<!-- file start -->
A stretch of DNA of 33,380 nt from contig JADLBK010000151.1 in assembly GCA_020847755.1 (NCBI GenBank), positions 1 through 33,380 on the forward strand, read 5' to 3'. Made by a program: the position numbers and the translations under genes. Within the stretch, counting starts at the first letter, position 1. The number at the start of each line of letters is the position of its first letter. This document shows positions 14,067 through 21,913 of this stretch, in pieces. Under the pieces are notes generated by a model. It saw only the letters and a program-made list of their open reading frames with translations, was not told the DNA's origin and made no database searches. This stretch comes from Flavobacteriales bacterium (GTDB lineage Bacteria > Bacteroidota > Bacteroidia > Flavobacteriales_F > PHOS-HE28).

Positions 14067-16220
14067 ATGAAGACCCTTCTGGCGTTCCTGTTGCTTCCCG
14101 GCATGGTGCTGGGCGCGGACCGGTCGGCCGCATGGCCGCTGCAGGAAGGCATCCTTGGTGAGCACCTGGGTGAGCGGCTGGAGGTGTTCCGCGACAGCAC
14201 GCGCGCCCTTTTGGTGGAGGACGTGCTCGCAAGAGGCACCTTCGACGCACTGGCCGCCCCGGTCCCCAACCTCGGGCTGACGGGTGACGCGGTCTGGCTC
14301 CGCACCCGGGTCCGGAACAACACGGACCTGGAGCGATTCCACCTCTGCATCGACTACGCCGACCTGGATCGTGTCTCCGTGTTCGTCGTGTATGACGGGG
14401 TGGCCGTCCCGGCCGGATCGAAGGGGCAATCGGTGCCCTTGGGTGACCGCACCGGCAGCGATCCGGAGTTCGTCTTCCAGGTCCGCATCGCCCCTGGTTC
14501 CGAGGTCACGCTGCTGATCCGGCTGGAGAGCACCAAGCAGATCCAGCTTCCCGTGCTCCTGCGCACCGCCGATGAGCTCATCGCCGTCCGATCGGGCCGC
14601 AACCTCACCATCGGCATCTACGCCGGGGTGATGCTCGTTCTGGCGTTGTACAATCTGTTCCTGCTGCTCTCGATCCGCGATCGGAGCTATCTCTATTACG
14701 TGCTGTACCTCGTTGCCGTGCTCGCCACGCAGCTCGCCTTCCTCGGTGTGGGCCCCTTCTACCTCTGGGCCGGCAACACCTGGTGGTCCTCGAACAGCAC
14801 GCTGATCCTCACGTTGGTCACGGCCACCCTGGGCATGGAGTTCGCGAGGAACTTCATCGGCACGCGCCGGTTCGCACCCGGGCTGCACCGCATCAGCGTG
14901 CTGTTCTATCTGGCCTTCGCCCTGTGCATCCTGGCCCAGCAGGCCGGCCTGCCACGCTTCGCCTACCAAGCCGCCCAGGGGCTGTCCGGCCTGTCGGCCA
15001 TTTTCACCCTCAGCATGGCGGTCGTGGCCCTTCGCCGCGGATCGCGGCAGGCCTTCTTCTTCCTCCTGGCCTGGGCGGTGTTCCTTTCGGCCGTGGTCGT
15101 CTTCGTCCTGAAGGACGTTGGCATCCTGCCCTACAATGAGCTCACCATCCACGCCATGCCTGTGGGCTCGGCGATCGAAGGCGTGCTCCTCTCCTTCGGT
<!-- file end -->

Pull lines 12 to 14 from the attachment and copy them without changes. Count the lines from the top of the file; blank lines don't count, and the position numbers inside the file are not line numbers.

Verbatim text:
14901 CTGTTCTATCTGGCCTTCGCCCTGTGCATCCTGGCCCAGCAGGCCGGCCTGCCACGCTTCGCCTACCAAGCCGCCCAGGGGCTGTCCGGCCTGTCGGCCA
15001 TTTTCACCCTCAGCATGGCGGTCGTGGCCCTTCGCCGCGGATCGCGGCAGGCCTTCTTCTTCCTCCTGGCCTGGGCGGTGTTCCTTTCGGCCGTGGTCGT
15101 CTTCGTCCTGAAGGACGTTGGCATCCTGCCCTACAATGAGCTCACCATCCACGCCATGCCTGTGGGCTCGGCGATCGAAGGCGTGCTCCTCTCCTTCGGT